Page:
An unprecedented cholera outbreak is killing hundreds of people in a war-torn Yemen. In just four weeks, over 330 people died, an estimated of 32,000 falling ill. Seeing as health conditions in the country are more than poor due to the ongoing war, the World Health Organization estimates around 300,000 individuals will be infected with the Vibrio cholerae bacteria by the end of the year.
Cholera Is Usually Asymptomatic
Cholera is produced by the vibrio cholerae bacteria which delves in muddy, unclean waters. During its first stages, the disease does not produce any noticeable symptoms. The problems start when patients start experiencing watery diarrhea. If left untreated, individuals can die within several hours after the initial episode due to severe dehydration.
In normal conditions, cholera is easily treated, patients receiving a mix of antibiotics and oral and intravenous rehydration to quickly replace all the fluids and electrolytes the infected individuals loose once diarrhea hits.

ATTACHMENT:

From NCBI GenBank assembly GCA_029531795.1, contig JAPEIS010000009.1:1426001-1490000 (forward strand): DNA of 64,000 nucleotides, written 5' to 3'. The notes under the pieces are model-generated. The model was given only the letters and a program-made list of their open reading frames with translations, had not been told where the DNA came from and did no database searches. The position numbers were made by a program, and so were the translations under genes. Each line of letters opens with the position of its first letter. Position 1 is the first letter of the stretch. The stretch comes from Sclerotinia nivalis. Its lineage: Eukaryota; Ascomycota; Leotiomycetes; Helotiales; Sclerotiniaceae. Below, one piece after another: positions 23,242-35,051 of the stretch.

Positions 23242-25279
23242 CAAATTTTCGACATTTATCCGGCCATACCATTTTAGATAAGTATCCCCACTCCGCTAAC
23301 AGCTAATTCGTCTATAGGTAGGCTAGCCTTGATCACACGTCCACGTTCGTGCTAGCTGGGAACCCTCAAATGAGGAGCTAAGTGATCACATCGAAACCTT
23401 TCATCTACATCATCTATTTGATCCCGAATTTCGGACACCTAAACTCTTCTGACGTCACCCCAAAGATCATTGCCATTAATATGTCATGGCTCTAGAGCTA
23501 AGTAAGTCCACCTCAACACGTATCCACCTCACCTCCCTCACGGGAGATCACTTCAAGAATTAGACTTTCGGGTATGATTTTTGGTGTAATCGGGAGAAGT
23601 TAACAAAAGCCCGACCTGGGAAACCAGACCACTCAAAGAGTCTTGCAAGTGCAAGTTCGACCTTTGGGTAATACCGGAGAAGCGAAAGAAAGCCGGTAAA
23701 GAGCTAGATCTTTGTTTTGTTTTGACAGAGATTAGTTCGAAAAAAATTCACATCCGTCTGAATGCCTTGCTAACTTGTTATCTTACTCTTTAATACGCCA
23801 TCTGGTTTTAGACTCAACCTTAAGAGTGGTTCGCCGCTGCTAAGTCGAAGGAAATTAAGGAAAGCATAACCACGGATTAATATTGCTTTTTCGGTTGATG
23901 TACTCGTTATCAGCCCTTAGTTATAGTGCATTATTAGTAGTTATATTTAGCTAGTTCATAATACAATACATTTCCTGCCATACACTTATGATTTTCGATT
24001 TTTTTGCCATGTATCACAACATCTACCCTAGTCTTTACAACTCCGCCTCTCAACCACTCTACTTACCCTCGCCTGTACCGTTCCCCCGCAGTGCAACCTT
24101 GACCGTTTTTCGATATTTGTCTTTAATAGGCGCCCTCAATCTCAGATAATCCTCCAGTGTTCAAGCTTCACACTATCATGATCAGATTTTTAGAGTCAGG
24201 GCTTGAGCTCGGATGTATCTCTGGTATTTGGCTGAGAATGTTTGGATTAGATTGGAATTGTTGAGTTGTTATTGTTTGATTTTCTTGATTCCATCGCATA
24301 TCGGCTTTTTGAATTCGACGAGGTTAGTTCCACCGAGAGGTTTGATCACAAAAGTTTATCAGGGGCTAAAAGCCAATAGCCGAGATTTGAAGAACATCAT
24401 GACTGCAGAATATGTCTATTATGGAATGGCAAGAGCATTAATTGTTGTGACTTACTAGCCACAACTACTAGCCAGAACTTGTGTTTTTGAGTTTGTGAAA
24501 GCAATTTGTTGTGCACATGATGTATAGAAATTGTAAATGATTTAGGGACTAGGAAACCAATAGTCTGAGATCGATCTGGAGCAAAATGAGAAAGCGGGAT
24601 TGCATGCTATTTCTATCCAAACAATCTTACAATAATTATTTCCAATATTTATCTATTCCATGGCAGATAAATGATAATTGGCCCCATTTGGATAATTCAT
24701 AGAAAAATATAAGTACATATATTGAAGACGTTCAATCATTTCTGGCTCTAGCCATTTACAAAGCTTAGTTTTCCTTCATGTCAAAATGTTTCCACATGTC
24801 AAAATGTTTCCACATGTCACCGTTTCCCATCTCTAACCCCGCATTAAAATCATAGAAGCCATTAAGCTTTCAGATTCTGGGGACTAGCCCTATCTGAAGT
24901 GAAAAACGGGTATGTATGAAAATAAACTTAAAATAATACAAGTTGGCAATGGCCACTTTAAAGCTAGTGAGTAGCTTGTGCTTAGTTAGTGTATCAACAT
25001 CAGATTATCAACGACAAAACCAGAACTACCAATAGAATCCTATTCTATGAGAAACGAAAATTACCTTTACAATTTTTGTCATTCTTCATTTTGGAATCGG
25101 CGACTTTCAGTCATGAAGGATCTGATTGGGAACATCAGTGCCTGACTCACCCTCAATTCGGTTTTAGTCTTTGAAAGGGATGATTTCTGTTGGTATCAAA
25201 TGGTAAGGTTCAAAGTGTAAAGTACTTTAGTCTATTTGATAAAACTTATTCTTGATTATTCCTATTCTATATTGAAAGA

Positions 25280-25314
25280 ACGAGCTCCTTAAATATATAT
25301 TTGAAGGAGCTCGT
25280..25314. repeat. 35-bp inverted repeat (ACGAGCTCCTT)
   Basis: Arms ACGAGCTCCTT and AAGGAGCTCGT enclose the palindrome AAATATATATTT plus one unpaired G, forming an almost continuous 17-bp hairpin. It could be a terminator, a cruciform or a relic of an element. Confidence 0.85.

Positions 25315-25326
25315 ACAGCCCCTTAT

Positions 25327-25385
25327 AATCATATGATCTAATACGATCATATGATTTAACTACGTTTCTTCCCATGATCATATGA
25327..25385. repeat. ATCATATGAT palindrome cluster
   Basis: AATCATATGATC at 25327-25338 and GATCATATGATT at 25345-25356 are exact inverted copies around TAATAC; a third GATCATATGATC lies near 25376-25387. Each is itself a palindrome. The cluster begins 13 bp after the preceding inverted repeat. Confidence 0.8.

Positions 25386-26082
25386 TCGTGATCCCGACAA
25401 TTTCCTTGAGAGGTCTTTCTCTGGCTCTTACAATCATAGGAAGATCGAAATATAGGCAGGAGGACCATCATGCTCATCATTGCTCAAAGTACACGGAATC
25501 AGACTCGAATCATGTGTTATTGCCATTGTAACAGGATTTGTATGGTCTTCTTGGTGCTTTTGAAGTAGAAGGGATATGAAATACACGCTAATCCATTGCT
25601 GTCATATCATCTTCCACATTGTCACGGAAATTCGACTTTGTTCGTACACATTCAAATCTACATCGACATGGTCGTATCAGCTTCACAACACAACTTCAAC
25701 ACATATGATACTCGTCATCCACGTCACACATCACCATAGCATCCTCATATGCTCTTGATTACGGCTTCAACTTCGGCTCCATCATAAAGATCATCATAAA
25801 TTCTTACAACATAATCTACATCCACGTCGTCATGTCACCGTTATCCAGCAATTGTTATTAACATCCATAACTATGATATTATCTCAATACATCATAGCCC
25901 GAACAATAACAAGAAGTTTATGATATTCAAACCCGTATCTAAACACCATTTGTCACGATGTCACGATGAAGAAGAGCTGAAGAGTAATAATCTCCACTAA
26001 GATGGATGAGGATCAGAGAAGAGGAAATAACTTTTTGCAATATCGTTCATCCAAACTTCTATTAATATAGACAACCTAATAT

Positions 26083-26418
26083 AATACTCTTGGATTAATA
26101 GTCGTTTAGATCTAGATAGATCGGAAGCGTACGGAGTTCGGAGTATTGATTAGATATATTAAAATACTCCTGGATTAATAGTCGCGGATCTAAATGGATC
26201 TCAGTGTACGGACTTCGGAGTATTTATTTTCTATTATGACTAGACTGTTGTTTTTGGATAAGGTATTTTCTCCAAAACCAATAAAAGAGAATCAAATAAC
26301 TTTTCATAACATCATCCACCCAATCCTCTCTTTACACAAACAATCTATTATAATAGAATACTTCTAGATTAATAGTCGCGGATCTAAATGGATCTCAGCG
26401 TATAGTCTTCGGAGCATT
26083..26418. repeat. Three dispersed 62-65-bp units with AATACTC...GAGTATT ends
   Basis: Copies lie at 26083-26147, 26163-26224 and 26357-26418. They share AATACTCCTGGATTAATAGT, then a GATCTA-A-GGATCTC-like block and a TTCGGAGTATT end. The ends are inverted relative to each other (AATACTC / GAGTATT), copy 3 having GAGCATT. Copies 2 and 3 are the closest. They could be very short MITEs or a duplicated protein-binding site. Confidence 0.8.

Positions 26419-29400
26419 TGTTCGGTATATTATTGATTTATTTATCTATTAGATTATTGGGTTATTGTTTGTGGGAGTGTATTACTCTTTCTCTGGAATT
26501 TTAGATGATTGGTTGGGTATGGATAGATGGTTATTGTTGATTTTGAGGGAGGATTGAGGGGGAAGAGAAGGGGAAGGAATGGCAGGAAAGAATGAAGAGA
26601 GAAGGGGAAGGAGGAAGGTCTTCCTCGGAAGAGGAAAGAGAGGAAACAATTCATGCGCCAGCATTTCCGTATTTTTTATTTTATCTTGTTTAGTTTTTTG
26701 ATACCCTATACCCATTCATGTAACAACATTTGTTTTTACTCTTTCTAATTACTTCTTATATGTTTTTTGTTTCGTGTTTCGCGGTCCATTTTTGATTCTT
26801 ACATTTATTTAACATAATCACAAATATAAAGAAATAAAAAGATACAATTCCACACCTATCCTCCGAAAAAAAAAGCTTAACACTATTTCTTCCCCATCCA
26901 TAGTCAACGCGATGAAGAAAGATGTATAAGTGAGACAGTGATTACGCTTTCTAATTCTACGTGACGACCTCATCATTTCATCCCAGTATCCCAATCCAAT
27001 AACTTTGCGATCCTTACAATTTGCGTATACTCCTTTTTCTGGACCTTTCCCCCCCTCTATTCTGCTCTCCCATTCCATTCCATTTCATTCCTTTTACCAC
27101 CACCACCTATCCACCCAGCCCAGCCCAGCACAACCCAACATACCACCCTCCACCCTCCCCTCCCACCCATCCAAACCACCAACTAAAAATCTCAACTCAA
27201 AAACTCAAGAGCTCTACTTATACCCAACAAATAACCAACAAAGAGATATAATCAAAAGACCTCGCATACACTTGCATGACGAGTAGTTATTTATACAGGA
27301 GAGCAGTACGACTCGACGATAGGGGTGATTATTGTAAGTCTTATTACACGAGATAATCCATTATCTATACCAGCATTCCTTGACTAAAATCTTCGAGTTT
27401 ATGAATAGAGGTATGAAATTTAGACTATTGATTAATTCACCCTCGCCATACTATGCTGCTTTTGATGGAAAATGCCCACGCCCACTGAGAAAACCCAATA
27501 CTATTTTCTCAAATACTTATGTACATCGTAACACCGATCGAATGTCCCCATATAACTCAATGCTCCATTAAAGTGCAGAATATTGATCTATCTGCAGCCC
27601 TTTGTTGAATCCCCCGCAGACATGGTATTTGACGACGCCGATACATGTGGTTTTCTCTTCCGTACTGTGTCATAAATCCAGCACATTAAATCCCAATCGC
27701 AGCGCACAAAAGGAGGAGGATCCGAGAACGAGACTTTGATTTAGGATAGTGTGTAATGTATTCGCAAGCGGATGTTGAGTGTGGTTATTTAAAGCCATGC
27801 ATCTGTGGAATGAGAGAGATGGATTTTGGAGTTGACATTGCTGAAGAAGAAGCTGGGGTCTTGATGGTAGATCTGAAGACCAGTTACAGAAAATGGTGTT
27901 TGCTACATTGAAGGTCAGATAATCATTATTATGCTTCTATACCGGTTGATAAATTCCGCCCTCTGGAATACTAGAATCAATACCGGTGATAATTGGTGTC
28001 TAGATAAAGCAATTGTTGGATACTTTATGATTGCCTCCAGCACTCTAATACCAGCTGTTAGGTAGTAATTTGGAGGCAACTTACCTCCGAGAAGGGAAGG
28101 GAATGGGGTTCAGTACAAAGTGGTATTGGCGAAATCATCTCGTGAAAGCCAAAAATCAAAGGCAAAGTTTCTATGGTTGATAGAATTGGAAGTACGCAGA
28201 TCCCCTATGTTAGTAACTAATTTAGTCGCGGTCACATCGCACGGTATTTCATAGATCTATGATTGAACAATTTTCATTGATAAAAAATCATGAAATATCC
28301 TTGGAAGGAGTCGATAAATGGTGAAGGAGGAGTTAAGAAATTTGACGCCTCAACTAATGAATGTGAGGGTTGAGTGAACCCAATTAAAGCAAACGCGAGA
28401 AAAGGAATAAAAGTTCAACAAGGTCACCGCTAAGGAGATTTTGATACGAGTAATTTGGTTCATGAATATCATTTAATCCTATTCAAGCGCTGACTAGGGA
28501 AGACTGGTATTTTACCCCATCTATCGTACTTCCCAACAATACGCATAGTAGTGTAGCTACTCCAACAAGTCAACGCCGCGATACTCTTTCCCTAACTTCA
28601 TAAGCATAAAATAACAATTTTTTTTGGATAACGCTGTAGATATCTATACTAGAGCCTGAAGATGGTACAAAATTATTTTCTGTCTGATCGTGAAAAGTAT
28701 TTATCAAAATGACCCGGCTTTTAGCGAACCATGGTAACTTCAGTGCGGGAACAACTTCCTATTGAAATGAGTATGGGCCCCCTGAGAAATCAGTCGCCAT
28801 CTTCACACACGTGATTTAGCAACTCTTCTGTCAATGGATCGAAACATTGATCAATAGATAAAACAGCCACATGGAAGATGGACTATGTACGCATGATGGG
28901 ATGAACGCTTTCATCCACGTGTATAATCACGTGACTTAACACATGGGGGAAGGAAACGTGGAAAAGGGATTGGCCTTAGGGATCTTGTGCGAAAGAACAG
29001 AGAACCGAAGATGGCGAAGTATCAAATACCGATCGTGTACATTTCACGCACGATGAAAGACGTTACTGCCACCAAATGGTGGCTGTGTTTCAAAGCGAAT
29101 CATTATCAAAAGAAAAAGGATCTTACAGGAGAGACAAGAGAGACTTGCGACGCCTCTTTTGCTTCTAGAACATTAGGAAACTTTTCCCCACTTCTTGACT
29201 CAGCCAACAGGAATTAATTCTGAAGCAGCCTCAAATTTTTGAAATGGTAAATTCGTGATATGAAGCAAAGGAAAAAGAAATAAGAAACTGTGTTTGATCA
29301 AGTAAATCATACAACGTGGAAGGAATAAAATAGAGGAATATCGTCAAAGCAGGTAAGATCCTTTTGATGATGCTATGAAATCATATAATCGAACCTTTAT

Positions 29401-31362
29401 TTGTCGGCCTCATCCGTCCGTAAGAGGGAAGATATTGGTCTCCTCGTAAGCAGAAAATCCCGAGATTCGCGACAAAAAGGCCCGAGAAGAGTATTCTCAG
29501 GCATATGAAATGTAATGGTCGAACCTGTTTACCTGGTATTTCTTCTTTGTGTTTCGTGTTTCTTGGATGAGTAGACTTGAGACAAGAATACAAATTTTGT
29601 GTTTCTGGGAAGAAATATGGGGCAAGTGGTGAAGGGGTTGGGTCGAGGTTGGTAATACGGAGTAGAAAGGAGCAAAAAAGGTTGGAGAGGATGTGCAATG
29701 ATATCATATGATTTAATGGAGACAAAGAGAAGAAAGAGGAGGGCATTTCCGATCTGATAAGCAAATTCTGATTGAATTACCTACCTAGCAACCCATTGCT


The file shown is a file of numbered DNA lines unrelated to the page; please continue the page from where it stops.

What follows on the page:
However, Yemen has been devastated by two years of civil war. Healthcare is scarce as medical provisions are even scarcer. Among the remaining operational hospitals, rehydration fluids are more valuable than gold, the doctors and nurses still working there having to prioritize patients according to their rate of survival. Infected individuals with no access to clean water or electrolyte IVs die hours after their first diarrhea episode.
What Caused the Cholera Outbreak?
Air strikes have permanently damaged the country’s sewage system. From there, water infested with fecal matter leaked into drinkable water conducts. Even more, unknowing individuals used the infected water to irrigate food crops, which were also infected with the bacteria.
Adding fuel to the fire, the weather seems to work with the bacteria, recent heat waves combined with heavy rains rapidly spreading the infection to 19 of the total 22 governorates. The situation in Yemen is more than desperate, the country being in need of medical supplies, clean water, and food.
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